Court frees Democracy First activist in farm row
A POLITICAL activist was freed by the High Court yesterday after he was arrested over alleged contempt of an order restraining interference with receivers appointed to stud farm lands in Co Kildare.
However, a threat of being sent to prison continues to hang over Ben Gilroy, pictured, founder of the political movement Direct Democracy Ireland and fourth-placed finisher in the recent Meath East by-election.
The lands, excluding the family home of their former owner Eugene McDermott, were sold last month by Mark Reynolds and Glenn Crann, joint receivers appointed by Irish Bank Resolution Corporation (IBRC) in 2011 arising from default on a €814,000 debt secured on the lands.
The 120 acres at Kennycourt Stud, Brannockstown, Naas, were the scene of anti-repossession demonstrations last August.
The receivers allege that Mr Gilroy and Charles Allen were among a group of about eight men using Mr McDermott's house on August 28 as a base to encroach on the lands under the receivers' control.
In an affidavit, Mr Reynolds said when he asked for the mens' names, they told him and others with him to "f**k off", and some of his team were described as "English f**kers", a "scumbag in a suit" and a "dwarf".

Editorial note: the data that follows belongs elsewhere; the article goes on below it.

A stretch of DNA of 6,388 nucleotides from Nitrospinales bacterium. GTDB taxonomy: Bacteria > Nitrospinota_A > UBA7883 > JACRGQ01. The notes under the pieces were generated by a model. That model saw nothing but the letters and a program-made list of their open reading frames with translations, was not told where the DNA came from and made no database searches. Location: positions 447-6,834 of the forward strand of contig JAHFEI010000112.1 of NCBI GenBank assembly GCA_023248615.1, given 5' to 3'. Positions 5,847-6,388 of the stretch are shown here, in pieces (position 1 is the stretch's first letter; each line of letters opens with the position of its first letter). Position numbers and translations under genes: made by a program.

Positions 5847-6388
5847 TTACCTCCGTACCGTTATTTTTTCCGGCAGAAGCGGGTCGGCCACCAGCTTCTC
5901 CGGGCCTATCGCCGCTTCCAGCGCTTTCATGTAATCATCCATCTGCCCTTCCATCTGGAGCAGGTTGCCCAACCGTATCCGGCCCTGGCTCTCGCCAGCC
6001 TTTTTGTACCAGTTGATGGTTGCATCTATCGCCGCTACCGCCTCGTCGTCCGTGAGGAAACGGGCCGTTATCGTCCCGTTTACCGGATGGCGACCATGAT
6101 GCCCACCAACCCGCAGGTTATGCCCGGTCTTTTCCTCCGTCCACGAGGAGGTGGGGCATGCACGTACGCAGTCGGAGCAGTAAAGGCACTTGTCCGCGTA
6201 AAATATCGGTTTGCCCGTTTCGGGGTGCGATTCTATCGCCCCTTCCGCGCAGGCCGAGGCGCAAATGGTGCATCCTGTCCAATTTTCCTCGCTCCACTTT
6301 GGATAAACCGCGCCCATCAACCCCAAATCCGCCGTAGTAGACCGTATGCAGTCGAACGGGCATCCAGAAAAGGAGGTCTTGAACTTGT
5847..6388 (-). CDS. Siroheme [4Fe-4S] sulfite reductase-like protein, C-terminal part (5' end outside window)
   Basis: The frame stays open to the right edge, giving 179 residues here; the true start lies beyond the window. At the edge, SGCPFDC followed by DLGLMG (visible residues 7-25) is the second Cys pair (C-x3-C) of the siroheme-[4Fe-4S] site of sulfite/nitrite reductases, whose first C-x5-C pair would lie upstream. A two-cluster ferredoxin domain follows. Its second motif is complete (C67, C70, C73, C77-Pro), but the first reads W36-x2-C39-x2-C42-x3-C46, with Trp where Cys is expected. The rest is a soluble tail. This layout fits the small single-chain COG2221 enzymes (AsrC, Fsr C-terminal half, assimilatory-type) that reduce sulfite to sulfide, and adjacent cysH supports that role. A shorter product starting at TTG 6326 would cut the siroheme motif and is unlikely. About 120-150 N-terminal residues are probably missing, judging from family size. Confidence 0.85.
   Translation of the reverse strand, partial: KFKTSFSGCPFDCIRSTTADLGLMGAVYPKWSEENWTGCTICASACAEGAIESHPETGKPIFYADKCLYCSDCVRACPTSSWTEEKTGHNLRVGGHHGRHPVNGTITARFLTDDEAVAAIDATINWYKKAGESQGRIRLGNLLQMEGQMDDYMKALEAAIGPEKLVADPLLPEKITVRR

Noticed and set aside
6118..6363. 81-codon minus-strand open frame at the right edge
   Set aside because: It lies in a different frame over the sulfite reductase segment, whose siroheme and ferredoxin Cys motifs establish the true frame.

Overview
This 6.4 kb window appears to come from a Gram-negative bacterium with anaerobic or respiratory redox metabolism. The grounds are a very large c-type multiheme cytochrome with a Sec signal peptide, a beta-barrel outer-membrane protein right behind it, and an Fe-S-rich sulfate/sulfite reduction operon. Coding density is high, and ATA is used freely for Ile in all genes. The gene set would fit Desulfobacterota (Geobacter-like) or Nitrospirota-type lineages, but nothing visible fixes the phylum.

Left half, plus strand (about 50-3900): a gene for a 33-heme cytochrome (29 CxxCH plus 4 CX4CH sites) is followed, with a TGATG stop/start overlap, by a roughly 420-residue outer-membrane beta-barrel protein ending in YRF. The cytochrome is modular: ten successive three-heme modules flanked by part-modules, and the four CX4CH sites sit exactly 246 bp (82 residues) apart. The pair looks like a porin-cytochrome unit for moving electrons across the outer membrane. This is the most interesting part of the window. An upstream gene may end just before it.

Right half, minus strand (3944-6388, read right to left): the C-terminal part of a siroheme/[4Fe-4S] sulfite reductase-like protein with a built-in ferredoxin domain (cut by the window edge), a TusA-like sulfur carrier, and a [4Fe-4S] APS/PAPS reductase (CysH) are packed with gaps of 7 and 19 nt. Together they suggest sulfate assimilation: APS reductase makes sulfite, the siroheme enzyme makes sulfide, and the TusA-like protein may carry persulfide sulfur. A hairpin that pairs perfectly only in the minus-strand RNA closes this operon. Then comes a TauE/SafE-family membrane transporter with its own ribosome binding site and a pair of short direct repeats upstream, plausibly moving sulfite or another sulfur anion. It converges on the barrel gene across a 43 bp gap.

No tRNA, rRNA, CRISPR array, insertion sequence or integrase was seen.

Mr Gilroy was arrested yesterday morning by gardai at his home in Navan, Co Meath.
Warrants for the arrest of Mr McDermott and Mr Allen – of the Rodolphus Allen private trust, set up in an effort to prevent land repossessions – for the purpose of being brought before the court to answer claims of contempt, remain unexecuted.
In court, Mr Gilroy denied any contempt and also disputed that the contempt proceedings had been properly served on him.
Without prejudice to his denial of contempt, Mr Gilroy agreed to provide an undertaking not to trespass on the lands or to interfere with the receivers. The hearing was adjourned to November 15.
The stud farm has been at the centre of a complex legal battle involving Mr McDermott and financial institutions.
Separately, Bank of Scotland last July secured a €7m judgment against Mr McDermott at the Commercial Court.